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Evaluation of Cartesian-based Routing Metrics for Wireless Sensor Networks


Routing packets within a large-scale wireless sensor network (WSN) without storage overhead and routing table updates is a challenging problem. With a large number of sensors the overhead plays a significant role in the scalability of the routing protocol. To avoid this communication overhead, WSN routing demands new and efficient methods for routing packets. Remove or reduce this overhead, the routing protocol needs some way of implicitly, rather than explicitly, defining paths. In this paper, we use the idea of directional routing, which requires only that each sensor know its location within the network relative to the sending node and the destination. Through simulation, we evaluate and compare a number of different metrics for selecting the routing path on a hop-by-hop basis. We also compare the energy usage and path length of these local methods with respect to some routing techniques based on global information. This evaluation shows that changing the routing metric can dramatically effect the performance of the sensor network. These results also show tradeoff between extending the lifetime of the WSN and reducing the average number of hops a message travels to the base station.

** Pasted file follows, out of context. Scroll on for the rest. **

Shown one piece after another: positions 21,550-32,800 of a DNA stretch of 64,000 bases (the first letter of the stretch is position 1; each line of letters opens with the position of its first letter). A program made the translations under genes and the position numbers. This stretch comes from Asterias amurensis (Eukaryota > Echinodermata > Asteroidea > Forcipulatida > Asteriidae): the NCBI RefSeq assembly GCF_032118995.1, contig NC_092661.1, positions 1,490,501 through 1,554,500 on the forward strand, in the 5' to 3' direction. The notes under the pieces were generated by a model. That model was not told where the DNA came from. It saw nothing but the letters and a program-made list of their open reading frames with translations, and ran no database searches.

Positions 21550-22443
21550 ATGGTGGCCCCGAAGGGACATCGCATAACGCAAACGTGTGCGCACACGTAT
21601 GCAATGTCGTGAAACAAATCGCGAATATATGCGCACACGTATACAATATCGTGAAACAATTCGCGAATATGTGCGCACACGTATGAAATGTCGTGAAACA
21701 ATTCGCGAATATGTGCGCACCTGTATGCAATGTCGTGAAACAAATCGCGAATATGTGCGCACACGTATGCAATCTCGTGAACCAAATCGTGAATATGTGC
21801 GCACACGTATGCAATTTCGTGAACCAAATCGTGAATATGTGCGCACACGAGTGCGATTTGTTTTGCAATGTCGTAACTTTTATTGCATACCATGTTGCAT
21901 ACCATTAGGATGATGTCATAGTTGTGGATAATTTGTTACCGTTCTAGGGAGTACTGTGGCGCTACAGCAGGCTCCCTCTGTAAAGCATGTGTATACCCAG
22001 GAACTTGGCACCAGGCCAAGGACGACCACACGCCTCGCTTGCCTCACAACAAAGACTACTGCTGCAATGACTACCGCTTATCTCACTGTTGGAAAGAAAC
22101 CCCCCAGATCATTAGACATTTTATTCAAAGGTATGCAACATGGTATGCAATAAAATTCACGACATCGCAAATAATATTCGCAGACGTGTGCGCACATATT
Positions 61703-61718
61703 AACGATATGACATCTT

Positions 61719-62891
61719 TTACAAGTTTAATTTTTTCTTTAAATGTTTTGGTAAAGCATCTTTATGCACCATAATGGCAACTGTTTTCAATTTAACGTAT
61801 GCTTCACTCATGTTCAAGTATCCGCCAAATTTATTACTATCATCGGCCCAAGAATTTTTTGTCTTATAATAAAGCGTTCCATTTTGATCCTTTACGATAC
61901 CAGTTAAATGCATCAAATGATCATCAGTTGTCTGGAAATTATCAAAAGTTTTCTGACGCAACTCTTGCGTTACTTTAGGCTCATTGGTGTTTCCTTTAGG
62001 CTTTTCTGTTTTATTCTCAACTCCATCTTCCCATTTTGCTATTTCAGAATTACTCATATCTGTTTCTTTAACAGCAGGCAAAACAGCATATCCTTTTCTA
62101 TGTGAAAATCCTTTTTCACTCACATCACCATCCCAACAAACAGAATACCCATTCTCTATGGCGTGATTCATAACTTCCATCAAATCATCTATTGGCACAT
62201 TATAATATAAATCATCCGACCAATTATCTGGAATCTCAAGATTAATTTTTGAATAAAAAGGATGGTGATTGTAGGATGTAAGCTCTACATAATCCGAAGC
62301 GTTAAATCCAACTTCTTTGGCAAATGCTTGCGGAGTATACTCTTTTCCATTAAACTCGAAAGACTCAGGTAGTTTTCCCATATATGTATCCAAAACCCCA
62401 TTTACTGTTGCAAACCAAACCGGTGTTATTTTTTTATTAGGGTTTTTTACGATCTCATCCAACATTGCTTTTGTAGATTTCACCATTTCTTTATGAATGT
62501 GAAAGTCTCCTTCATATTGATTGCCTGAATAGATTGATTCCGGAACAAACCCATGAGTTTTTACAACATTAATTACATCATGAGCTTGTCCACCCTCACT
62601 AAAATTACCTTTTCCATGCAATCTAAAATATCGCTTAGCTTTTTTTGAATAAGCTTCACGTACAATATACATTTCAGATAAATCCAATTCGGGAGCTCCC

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Last modified: February 10, 2002